Welsh Assembly backs call for full smoke ban

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Related tags: Rural pubs, Public places, Wales, Plaid cymru, National assembly for wales

by Ewan Turney The Welsh Assembly has voted to ban smoking in all public places, but may excuse small and rural pubs from paying business rates amid...

by Ewan Turney

The Welsh Assembly has voted to ban smoking in all public places, but may excuse small and rural pubs from paying business rates amid widespread concerns about mass closures.

Assembly Members (AMs) voted 40 to nine, with three abstentions, to uphold the Smoking in Public Places Committee report that a total ban should be imposed within two or three years.

Campaigners will now step up their lobbying of MPs to ensure the Assembly is given the necessary powers to enact a ban as promised in the Queen's speech.

The news is a huge blow for the trade after a recent Licensed Victuallers Wales survey claimed 29% of all pubs and bars could shut and a further 20% would be forced to lay off staff. Calls fora full study of the economic impact of the ban seem to have been widely ignored.

The committee and its report came under fire from some AMs for ignoring the needs of small businesses. "Our committee report is very weak on the negative effect of a ban," said Plaid Cymru AM Elin Jones.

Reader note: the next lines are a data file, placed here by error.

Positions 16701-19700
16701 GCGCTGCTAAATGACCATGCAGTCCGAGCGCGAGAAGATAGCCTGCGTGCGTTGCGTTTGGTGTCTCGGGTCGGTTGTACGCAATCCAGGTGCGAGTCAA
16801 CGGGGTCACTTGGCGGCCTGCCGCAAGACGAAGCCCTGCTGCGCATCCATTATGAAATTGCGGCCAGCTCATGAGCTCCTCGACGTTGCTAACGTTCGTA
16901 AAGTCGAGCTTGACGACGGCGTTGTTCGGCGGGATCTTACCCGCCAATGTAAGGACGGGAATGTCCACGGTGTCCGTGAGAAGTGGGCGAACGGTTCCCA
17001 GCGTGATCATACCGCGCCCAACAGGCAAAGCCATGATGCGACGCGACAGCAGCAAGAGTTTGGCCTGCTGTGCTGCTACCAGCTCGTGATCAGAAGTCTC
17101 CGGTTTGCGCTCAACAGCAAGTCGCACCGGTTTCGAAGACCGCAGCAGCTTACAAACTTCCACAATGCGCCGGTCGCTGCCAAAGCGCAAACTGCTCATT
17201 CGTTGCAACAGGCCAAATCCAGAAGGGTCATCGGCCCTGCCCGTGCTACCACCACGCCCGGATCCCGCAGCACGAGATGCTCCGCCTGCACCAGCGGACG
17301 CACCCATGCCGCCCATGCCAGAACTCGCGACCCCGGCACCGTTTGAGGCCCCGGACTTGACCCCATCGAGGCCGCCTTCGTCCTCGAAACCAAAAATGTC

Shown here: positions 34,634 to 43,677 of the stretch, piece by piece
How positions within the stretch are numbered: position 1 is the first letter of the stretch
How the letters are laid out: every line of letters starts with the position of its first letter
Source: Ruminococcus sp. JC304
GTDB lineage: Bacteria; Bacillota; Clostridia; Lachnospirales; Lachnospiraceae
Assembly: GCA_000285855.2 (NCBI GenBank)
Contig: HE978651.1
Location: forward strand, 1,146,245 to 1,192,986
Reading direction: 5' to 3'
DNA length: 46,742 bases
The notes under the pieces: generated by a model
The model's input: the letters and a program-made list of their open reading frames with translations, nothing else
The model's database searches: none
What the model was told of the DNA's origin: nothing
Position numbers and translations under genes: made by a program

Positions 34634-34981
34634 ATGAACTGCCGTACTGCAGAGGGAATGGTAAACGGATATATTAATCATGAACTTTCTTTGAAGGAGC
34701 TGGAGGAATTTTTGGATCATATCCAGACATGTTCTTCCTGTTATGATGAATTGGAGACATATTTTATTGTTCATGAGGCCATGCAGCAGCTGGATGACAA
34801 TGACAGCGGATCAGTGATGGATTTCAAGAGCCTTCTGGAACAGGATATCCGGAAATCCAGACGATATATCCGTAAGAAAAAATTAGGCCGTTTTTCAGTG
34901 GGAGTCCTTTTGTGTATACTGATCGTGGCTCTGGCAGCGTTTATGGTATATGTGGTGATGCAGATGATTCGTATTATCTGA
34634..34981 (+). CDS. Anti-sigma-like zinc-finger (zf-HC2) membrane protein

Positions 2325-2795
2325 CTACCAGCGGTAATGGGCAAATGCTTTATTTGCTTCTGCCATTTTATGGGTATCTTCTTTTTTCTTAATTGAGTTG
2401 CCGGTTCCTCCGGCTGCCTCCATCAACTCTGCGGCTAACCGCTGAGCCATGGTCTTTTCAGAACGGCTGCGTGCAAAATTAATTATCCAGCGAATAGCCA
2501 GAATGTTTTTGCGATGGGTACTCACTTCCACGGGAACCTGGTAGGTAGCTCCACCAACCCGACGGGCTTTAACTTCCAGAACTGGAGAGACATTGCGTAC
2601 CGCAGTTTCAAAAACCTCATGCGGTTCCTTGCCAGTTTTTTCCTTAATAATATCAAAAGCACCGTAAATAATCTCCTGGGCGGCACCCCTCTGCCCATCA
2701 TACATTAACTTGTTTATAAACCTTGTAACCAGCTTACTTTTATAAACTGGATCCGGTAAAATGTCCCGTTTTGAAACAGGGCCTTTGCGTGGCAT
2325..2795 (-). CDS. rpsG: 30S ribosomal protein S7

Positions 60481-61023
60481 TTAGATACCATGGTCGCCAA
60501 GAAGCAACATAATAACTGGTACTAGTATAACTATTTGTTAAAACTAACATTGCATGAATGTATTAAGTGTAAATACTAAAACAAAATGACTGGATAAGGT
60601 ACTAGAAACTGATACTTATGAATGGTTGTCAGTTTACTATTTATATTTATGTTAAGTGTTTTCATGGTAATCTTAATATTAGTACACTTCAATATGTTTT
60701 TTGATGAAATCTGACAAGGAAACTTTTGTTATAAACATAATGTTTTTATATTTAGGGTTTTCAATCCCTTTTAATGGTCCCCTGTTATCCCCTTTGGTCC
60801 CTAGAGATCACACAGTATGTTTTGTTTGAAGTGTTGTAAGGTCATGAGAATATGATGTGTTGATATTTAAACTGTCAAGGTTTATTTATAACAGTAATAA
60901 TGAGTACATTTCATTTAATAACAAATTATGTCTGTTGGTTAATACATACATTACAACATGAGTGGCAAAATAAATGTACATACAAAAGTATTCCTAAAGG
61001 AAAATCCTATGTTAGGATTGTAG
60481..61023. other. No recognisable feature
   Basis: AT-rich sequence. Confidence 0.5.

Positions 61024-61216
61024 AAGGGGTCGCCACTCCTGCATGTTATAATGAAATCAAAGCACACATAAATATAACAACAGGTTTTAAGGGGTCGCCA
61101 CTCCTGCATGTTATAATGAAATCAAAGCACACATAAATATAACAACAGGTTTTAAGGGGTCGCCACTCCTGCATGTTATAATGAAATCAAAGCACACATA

"It concentrates on the net effect across Wales without mentioning the effect on individual sectors."

Tory AM Alun Cairns reminded members of the "outcry" that usually follows the closure of community facilities, such as post offices, shops and pubs.

However, Labour AM Leighton Andrews has vowed to explore avenues to help pubs cope with the change. Small rural pubs in Wales already enjoy more significant rate relief than in England and Andrews plans to lobby finance minister Sue Essex to extend that grace to urban pubs and double the relief to 100%.

Cardiff-based brewer and operator SA Brain, criticised for failing to give evidence to the committee, called for the timescale to be widened.

"The Assembly should give more time ­ perhaps 2009 ­ before introducing a ban, to allow both the public and the trade to adapt," said retail director Philip Lay.

"Twenty-four months is insufficient," he maintained.

Related topics: Legislation

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